Good vendors can make your job much easier — but are you getting everything you can from those relationships? Here are some of the benefits you might be missing out on.
IT solicits services and products from vendors — but there are other ways your vendors can help you, giving you added benefits from the relationship. What are these areas, and how do they help you with IT strategies, operations, and costs? Here are a few ideas to consider.
1: Input on new technologies and trends
Every corporate IT department is asked for a strategic plan and a technology roadmap that fits the needs of the business, but few have the luxury of dedicated R&D functions within IT to research technologies and trends for the business. Your key vendors do this, though, so they can stay competitive in their markets. It's not too much to ask a vendor to sit down with you for a review of new technologies that could help your business. Most are happy to do it, as it also positions them to sell you solutions that deliver these technologies.
2: Best practices for IT
Recently, an IT manager told me about the tendency for users (and IT) to blame tools instead of system (or staff!) shortcomings when it comes to problem resolution. This is why many vendors publish best practices for their solutions that, if followed, enable IT to get the most out of the solutions it buys. IT departments that spend the time to familiarize themselves with vendor best practices when they install a new tool or application are further ahead than those who just file the best practices documentation away and never read it.
Larger vendors team with or have their own leasing companies when it's necessary to find creative financing for IT solutions. Many vendors also offer buy-back or trade-in plans so you can keep your technology updated. When you lease, you don't have to own and depreciate hardware and software assets, and you can maintain the lease as an operational expense. Leasing is one way organizations can spread their IT costs over time without having to depreciate them, enabling them to afford new technologies.
4: Other industry expertise
While vendors understand that their relationships with clients are confidential, they are still in a position to offer advice that is targeted to specific industries based upon what they encounter in the field. Sometimes, they can even refer you to someone who had an IT challenge similar to the one you are facing and then link the two of you up so you can exchange ideas. Many IT groups have solved difficult problems this way — and their vendors facilitated the communications that made it happen.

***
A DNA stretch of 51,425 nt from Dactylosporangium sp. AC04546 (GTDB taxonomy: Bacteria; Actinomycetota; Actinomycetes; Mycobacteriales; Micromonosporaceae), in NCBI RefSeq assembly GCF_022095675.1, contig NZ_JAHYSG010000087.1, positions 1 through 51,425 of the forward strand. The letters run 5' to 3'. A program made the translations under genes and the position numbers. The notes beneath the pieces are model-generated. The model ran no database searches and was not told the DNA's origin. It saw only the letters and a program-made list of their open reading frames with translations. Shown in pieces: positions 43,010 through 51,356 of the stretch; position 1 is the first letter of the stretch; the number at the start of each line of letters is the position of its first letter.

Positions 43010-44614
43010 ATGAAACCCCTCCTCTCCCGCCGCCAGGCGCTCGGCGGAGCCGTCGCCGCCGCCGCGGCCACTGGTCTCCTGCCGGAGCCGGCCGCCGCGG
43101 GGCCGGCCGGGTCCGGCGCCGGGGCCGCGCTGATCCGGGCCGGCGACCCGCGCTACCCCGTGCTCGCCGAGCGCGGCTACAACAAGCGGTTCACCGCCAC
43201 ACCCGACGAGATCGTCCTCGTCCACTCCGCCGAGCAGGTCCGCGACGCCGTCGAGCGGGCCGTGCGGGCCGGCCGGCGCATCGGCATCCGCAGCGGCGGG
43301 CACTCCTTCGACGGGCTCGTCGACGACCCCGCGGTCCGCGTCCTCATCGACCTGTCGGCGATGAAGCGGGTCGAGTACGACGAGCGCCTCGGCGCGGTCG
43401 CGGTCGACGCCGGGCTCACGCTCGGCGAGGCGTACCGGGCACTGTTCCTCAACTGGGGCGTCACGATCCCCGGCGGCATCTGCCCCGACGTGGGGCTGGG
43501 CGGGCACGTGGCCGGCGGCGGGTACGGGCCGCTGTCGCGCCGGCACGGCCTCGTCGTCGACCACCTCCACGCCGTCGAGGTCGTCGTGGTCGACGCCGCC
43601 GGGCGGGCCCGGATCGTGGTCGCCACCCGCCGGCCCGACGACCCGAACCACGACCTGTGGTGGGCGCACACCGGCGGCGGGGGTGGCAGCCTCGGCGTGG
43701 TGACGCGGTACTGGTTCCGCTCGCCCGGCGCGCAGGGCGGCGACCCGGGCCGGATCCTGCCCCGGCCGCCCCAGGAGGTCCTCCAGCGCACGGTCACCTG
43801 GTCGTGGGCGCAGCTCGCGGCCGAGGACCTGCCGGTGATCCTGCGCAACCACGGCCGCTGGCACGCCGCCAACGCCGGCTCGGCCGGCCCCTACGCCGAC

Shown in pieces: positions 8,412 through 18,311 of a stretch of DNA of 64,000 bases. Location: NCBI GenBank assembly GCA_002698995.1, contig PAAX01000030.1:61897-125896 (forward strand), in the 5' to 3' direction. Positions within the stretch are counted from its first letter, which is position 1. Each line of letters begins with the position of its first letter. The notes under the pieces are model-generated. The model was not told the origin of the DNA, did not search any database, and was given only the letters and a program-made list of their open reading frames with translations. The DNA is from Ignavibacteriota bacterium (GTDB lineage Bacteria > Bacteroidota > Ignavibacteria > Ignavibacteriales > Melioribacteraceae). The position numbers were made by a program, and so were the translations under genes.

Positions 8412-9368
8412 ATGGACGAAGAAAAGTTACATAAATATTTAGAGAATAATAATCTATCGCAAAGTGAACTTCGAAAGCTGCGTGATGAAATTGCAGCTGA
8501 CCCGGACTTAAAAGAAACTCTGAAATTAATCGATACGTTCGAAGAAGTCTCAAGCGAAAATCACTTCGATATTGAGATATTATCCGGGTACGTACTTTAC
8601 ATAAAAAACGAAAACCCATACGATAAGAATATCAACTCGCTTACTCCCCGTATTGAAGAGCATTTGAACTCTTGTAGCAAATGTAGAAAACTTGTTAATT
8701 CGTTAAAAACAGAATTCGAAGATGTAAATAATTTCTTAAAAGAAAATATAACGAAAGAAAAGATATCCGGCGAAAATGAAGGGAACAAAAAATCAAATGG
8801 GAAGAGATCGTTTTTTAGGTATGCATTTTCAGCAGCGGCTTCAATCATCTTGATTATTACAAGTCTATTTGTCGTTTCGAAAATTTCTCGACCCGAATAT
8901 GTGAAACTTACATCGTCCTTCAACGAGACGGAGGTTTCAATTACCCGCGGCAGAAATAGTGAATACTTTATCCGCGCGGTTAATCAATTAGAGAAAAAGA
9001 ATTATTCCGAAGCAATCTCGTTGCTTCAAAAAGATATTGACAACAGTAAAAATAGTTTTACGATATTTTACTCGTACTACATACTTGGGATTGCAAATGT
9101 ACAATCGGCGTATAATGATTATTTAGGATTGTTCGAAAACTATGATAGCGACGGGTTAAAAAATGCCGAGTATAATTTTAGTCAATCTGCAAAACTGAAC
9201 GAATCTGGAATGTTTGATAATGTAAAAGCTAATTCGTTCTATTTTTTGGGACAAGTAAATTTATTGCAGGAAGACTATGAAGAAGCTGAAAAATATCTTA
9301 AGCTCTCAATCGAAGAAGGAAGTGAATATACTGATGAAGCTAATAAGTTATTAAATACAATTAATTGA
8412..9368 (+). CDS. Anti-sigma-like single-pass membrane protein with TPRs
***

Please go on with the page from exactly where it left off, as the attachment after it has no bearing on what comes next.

5: Trade shows, conferences, and user councils
The larger IT vendors sponsor trade shows and conferences and have user councils that advise the vendors on what clients would like to see next in products and services. IT departments that play an active role in these activities develop great networks of contacts with whom they can exchange ideas and best practices on common technologies and solutions they all work with. Those who opt to participate in the user councils gain even more, because they can influence vendor product direction in ways that favor their own businesses.
When a large retailer wanted to establish a distant disaster recovery data site, it decided to outsource to one of its primary IT vendors. The vendor already had an established data site capable of running all the retailer's systems and applications, along with qualified personnel who could run the data center. This saved the expense of potentially building or leasing another data center — and staffing it with employees at a location that was half a world away.
7: Project execution
Certain projects (system or application migrations) are necessary for the business to move forward. But they offer little value to business stakeholders who just see a lot of IT resources going into an effort to move one application/ system from one machine to another so it can do the same thing. Many vendors offer this migration service. If your application or system code and interfaces aren't too customized for an outside provider to deal with, outsourcing a migration (with close IT supervision and coordination, of course) can be a viable option that enables IT to keep "working on work."
8: Performance tuning and optimization
Along with best practices, most vendors have service teams and consultants who can assist with performance tuning and optimization of their solutions. IT can often negotiate for discounts or even free provision of these services as a condition of entering into a contract for a solution with a vendor.
9: Industry studies
As part of their ongoing market assessments, vendors regularly perform or commission studies of the market — and of what companies as a whole and in specific industry sectors are doing with their technology. These studies serve as indices of what's going on for IT decision makers and can help them in presenting new budget initiatives to scrutinizing CFOs.
10: ROI and TCO development
You know that a certain technology choice will help to address a business problem, but it's difficult to show the benefits in dollars and cents until you actually have the solution installed and running. This is a quagmire all IT decision makers find themselves in at some point when seeking budget approval. Vendors can help the situation because most have already developed ROI (return on investment) and TCO (total cost of ownership) figures that justify investing in their solutions. These formulas can be biased toward the vendors' own solutions. But they can often be adapted to a situation in your own company and used as a supporting tool to show the CFO where the payoff is.
What have IT vendors done for your organization? Have you been able to reap some of the benefits described here? Share your thoughts with fellow TechRepublic members.
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